Commercial mortgages are loans for the purchase of a property which is to be used for business purposes. They could be used to buy anything from a warehouse or a factory to a shop or an office. However it could also apply to the purchase of land, which will then be used to build business premises.
This type of mortgage is very different to the residential variety because, whilst the loan is being repaid, the lender has all legal rights to the property. However, this claim is only exercised if the borrower defaults on payments – the borrower is still the owner of the asset. Interest charged on the repayments of commercial mortgages is tax deductible.
Commercial mortgages can either come in the form of a fixed-rate loan or a variable interest rate. As with residential mortgages, the fixed-rate deals usually charge a higher rate, initially, than the variable rates. However, there is always the risk the variable rates will go up. Fixed-rates allow businesses to budget more accurately and are more reliable.
Who are Commercial Mortgages for?
Commercial mortgages are designed and created for companies, new or existing, who need to buy premises or land to create space for their operations. This includes the purchase new buildings as well as taking over an existing business and its premises.
Pitfalls of Commercial Mortgages
Lenders are more than aware of the potential commercial gains of buying a business premises and, for this reason, interest rates on these mortgages are usually much higher. However, business owners can usually reclaim some of this extra expenditure in tax deductions.
The legal claim which the lender has over the property can make some people reluctant to take out this kind of mortgage. It means that if the borrower defaults on their mortgage repayment the lender can sell the property to reclaim the money owed to them.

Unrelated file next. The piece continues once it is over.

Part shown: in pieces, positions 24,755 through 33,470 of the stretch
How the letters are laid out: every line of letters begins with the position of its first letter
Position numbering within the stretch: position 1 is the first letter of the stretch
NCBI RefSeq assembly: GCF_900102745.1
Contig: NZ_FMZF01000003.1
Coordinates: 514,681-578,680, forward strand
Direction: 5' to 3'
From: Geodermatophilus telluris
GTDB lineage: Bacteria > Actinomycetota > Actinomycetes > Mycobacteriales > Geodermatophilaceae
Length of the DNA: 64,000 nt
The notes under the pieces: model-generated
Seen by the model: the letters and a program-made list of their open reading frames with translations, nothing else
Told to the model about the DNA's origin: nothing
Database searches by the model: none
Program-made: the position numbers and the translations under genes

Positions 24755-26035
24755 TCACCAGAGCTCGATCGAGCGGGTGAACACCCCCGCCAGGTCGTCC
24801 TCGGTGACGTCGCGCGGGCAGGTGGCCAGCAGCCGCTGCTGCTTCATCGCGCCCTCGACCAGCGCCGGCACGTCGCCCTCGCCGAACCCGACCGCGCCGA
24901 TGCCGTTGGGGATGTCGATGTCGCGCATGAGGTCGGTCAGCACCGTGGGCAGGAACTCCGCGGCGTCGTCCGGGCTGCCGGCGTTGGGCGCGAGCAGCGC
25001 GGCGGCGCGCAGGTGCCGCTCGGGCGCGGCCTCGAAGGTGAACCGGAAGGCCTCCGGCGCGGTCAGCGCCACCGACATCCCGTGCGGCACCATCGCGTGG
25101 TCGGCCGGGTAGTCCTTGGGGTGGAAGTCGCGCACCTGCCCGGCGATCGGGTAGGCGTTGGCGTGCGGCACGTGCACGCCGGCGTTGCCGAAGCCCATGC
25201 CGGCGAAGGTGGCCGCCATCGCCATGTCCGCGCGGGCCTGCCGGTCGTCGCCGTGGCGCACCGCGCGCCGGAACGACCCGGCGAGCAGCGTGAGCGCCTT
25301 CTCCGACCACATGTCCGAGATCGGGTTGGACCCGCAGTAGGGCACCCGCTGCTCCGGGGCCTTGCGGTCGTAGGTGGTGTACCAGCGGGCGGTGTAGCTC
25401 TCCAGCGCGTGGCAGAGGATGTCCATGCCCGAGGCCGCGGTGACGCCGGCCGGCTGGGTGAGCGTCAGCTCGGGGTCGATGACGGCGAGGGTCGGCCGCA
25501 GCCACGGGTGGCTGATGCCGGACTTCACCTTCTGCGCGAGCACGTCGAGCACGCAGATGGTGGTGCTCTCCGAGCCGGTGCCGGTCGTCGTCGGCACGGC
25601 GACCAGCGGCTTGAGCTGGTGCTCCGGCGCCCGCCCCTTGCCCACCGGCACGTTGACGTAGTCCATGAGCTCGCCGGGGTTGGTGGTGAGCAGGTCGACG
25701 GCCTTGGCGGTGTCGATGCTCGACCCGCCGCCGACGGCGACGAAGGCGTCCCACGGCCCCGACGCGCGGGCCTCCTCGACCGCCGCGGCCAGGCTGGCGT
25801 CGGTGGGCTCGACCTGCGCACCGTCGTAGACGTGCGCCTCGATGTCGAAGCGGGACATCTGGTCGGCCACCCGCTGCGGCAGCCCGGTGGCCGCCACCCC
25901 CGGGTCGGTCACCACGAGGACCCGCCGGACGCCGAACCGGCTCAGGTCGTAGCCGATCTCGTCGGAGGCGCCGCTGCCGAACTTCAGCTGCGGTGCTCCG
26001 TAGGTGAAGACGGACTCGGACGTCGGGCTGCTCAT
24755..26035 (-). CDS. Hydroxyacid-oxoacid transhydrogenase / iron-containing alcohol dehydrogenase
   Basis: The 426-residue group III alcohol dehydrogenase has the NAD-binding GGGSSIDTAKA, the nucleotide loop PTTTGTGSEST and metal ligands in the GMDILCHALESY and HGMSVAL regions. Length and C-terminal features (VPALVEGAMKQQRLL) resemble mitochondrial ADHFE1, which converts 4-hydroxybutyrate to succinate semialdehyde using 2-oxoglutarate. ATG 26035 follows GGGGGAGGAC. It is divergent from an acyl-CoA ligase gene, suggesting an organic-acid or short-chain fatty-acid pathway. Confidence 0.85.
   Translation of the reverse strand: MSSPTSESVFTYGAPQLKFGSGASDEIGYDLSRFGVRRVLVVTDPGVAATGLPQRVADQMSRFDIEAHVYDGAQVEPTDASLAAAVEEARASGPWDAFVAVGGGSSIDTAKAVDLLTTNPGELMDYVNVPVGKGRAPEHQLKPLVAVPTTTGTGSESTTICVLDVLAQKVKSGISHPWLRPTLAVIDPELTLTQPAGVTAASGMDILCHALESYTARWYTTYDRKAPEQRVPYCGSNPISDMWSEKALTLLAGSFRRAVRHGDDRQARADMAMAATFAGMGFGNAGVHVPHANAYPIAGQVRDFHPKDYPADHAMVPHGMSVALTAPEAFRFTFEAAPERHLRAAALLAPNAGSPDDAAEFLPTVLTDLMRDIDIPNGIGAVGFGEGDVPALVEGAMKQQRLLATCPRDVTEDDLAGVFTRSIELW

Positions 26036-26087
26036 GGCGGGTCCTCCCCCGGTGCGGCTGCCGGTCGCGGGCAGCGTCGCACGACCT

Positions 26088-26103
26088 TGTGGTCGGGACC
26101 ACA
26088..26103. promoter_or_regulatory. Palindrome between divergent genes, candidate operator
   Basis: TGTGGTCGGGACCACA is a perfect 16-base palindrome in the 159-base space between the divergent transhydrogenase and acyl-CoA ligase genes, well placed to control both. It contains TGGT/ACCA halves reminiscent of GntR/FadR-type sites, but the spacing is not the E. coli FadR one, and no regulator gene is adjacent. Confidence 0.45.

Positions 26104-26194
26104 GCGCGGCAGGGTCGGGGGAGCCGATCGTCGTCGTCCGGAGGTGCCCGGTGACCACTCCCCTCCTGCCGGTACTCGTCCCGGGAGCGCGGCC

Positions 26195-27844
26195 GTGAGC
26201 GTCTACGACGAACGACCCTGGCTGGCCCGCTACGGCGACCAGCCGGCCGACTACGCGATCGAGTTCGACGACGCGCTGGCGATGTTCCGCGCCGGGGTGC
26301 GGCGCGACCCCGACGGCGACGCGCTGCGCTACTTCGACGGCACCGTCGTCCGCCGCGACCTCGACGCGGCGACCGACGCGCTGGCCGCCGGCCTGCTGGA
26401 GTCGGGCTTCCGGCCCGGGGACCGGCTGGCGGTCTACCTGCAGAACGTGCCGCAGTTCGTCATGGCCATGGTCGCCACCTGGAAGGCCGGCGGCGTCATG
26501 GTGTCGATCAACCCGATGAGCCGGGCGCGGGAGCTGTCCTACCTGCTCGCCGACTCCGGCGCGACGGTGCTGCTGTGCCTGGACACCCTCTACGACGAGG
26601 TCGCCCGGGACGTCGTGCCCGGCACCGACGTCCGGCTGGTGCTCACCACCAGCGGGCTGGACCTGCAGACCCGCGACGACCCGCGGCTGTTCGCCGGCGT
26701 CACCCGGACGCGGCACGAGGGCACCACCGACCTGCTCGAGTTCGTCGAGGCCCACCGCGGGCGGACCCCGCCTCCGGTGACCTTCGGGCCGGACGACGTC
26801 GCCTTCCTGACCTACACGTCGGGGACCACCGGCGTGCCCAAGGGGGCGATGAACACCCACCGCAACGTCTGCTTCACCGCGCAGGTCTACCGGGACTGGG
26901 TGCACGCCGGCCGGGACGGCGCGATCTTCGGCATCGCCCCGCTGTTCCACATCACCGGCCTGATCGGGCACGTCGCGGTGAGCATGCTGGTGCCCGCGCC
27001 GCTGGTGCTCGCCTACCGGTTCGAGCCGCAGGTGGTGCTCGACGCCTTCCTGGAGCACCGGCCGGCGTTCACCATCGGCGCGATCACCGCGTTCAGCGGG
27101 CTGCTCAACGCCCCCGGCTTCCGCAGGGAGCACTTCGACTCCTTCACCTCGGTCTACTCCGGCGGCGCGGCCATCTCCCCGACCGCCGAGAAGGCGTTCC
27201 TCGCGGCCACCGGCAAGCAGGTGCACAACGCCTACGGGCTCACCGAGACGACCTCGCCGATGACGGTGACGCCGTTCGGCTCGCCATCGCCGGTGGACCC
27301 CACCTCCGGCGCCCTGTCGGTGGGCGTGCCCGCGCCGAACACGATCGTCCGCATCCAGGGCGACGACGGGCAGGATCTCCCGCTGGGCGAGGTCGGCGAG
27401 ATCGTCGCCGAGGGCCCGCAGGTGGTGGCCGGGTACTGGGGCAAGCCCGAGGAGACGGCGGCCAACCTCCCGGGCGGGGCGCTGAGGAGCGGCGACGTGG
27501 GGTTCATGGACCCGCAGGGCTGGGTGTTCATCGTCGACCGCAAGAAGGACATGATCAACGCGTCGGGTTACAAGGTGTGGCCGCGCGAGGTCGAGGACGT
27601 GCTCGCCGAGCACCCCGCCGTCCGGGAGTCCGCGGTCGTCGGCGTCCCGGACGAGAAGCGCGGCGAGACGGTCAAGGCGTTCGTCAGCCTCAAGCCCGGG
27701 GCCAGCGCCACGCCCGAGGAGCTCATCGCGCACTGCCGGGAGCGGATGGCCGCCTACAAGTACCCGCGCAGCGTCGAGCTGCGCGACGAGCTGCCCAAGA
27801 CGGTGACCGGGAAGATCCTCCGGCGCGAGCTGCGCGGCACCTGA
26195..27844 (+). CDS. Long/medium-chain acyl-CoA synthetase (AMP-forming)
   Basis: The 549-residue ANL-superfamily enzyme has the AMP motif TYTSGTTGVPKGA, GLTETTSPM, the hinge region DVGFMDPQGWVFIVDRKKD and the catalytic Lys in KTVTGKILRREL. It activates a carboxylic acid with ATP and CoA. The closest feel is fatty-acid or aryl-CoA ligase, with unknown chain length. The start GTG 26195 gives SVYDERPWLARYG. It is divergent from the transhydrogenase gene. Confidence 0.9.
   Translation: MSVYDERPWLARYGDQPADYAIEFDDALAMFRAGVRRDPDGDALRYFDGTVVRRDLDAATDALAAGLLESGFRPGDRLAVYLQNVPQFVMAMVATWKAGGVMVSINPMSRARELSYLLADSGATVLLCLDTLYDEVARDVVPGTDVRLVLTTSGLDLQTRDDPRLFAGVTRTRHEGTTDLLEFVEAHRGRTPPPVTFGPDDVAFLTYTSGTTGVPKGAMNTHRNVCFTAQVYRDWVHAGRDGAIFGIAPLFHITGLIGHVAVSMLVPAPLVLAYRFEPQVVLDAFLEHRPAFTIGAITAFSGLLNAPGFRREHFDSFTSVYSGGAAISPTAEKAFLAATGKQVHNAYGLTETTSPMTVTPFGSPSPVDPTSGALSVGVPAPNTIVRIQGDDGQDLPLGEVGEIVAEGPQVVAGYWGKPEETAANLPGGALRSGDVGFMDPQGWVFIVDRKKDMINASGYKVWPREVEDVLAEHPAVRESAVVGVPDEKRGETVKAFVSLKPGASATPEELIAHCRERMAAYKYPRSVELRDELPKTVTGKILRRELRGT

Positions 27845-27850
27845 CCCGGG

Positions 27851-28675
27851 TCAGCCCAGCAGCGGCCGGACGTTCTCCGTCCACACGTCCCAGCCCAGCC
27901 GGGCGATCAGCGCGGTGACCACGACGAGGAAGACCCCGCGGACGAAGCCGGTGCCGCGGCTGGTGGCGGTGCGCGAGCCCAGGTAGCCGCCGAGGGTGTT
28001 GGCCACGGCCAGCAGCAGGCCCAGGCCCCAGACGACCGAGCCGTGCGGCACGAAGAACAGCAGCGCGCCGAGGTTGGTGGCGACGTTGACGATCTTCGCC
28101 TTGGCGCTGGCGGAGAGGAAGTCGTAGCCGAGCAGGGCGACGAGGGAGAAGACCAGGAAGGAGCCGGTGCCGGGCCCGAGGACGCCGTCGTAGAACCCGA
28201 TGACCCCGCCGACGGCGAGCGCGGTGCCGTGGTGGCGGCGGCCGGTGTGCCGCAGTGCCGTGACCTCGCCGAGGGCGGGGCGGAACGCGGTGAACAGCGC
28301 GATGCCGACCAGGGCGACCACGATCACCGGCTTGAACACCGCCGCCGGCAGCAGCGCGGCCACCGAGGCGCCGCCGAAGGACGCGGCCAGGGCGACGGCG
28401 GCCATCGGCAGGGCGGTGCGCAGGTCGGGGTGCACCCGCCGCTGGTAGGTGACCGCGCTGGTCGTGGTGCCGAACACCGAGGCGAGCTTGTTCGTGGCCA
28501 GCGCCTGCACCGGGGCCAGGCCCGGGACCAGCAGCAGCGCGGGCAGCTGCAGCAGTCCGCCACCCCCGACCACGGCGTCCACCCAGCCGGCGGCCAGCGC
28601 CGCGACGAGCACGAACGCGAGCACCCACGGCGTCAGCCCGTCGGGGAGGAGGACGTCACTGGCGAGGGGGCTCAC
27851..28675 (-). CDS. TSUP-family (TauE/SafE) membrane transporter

Check the small print of your agreement because lenders will often consider a default to include bankruptcy, insolvency and breaches of the mortgage contract as well as failure to make a payment.
It is also important for borrowers to check the lender will release the mortgage when it is fully repaid. The government holds files to record this, and these can be checked.
Also, as with residential mortgages, lenders can request early repayment charges to be made. Watch out for this – many lenders have stopped making these charges now, so don't be forced to go with a lender which makes this demand.
Where to buy Commercial mortgages
Shopping around is essential, especially when you consider that lenders slap very high fees and charges onto commercial mortgages.
Most of the high street banks and building societies provide commercial mortgages as part of their services to businesses. But there are also a number of specialist firms in the market who concentrate purely on providing commercial loans. A number of price comparison websites include quotes for commercial deals. However, a mortgage broker can also provide personal advice which will take into account all areas of your business as well as scouring the market for the best deals.